By William M. Banks, Scotland


THE WORTH OF THE LAMB – Rev.5.1-14 (Part 1)


“The book” is mentioned eight times in chapter 5 (vv.1,2,3,4,5,7,8,9) and is evidently the theme, just as “the throne” was in chapter 4 (mentioned there twelve times; also translated twice as “seats” in v.4). There is a definite link between the two chapters. They are really one whole with the Throne Sitter of chapter 4 passing on the responsibility for the administration of the universe to the One Who could “open the book [which was upon His right hand] and … loose the seals thereof” 5.2. The throne and the Throne Sitter and the book are all mentioned in v.1. The “Lamb” alone is found worthy to open the book and to take the title deeds of the purchased possession (the earth), and to implement the prophetic programme contained within it, leading to the final destiny of the universe. Administrative power is thus transferred to Him.


Verses 1-4 The sealed book The weeping of John
Verses 5-7 The prevailing Lamb The worth of the Lamb
Verses 8-14 The universal adoration The worship ofthe universe

This Paper will cover verses 1 to 7, and the following Paper will cover verses 8 to 14, Lord Willing.


This book is of outstanding significance. It really contains the details of the judgments unfolded in the subsequent chapters of Revelation. It is therefore necessary that the person who opens the book is outstandingly qualified to implement its details. The search is therefore made to find One “Who is worthy” to open the book.

The Vision Seen – v.1

John saw that the book was upon the right hand of the Throne Sitter, v.1a, the place of power, and indicating that authoritative administration belonged to Him. The book contained writing within and on the backside, v.1b; nothing could be added; it was already comprehensively authoritative and complete; see 22.18,19. The reason the book required someone “worthy” v.1c, was because it was sealed with seven seals and contained unparalleled judgments to be implemented by the One Who was worthy to open it.

The Voice Heard – vv.2-4

The two adjectives used in this verse are interesting: it was not only an angel but a mighty (“strong”) angel, v.2a; compare 10.1; 18.21. It is clear from other Scriptures that there are distinctions in angelic hierarchy, for example Eph.1.21; Col.1.16, but while this angel was “mighty” he was not “worthy”. He did however have a “loud voice” v.2b; none could miss it: the opportunity he offered must be given to all. The question asked, v.2c, was unambiguous: “Who is worthy?”Naked power was not sufficient; there must be inherent worth!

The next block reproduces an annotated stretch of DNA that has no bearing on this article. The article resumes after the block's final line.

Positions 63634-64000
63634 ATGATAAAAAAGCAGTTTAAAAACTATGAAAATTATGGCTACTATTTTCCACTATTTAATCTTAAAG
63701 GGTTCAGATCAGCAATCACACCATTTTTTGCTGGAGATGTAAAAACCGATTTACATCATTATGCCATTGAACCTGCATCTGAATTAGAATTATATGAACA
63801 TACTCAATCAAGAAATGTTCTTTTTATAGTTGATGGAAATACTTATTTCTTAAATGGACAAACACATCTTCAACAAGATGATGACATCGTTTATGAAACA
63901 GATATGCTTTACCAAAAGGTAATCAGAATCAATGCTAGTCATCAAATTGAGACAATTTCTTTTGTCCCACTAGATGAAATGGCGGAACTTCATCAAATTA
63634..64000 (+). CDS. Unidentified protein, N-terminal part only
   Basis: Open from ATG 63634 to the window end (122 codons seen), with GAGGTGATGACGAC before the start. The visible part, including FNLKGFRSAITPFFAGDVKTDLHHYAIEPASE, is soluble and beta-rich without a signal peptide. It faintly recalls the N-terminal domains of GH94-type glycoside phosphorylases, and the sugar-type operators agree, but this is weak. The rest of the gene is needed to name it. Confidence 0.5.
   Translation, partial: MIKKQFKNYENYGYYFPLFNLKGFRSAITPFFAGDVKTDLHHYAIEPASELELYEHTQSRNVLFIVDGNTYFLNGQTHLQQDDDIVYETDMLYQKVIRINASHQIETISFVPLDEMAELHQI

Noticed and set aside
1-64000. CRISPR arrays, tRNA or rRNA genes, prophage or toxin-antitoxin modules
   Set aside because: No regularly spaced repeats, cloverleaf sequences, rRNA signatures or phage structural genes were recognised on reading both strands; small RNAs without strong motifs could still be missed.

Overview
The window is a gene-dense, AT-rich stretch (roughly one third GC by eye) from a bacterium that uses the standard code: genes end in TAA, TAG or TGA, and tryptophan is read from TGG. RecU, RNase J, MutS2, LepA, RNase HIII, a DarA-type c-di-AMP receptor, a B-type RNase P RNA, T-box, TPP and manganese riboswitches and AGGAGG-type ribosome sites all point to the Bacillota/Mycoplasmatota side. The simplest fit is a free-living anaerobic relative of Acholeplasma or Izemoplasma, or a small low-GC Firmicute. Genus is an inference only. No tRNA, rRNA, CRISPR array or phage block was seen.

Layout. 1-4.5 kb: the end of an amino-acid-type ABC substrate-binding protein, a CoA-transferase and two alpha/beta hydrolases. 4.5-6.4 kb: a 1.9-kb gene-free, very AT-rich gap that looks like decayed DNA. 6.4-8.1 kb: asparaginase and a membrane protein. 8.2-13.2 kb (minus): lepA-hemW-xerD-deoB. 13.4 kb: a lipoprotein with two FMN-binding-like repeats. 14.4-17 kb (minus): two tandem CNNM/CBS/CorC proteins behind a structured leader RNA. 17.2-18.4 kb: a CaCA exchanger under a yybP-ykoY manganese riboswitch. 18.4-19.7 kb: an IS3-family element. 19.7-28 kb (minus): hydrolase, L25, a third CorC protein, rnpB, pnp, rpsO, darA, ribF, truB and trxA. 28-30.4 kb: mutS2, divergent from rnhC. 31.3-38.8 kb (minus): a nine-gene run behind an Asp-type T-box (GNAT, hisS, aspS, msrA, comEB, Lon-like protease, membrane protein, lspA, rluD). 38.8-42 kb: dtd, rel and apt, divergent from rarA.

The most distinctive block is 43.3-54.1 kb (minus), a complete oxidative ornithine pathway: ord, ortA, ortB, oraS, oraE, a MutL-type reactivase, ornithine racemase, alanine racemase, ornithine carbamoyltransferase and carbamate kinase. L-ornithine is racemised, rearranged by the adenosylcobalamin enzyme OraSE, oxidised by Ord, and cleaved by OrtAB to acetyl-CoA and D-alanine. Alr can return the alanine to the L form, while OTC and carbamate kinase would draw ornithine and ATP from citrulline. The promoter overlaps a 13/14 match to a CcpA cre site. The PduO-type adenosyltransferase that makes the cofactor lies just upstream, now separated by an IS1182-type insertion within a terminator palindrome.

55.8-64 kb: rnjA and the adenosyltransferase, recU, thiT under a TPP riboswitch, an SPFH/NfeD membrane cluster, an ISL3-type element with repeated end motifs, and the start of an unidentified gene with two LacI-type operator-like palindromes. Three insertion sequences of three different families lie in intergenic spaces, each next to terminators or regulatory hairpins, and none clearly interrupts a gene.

The universal search was made, v.3a, in the celestial, terrestrial and infernal spheres. The sad result is stated in vv.3b,4: no man is worthy to open or to read or to look thereon, v.3b. The infernal sphere has been scanned but the devil is powerless: he is going to be among those experiencing the judgment, 20.10!The vain search results in the weeping of John, v.4: ‘I wept and wept …’ is the idea in the words (and John was in heaven! 4.2), emphasising his sadness and extreme sensitivity.


In this section of the chapter John is going to learn that there is One Who is worthy. He has all the characteristics necessary. However, John is going to receive a surprise: “the Lion” is “a Lamb”!

The Communicating Elder – v.5

There is a kindly word, v.5a, from one of the “elders”: “Weep not”; compare Jn.20.13,15. He has found the answer and gives the description of the prevailing Conqueror, v.5b,c. He is “the Lion of the tribe of Juda” v.5b, the kingly tribe, Gen.49.8-12. An examination of these verses indicates three important details about this Lion. He is:

A Lion’s whelp, Gen.49.9a: “from the prey … thou art gone up”, that is, a young Lion; agile, active and energetic, enjoying the spoils of victory; compare Eph.4.8.

A middle aged Lion, Gen.49.9b: “he stooped down, he couched as a lion”; fearless and strong to meet the foe. This is seen in the Lord’s words in Jn.13.27: “That thou doest, do quickly…”; He had no fear in meeting His foe, Heb.2.14; He was in complete control, with the knowledge that glory was to follow, Jn.13.31,32; Col.2.15.

An old Lion, Gen.49.9c: “… as an old lion (female); who shall rouse him up?”; resting, satisfied and protecting the young and vulnerable; compare Zeph.3.17: “He will refresh your life with His love” C. E. V., and Rev.7.15b: “He who sits on the throne will shelter them with His presence” E. S. V.

However, He is not only “the Lion of the tribe of Juda” but also “the Root of David” v.5c. This indicates that He precedes David (some take the phrase “the Root of David” to refer to Judah, the head of David’s tribe, but I believe “the Root of David” is Christ, not Judah). It also concurs with the later title given to the Lord as “the Root and the Offspring of David” 22.16, although there the additional title is added, that is, He precedes and succeeds David!It is an affirmation of His eternality; compare Jn.1.15; 8.58.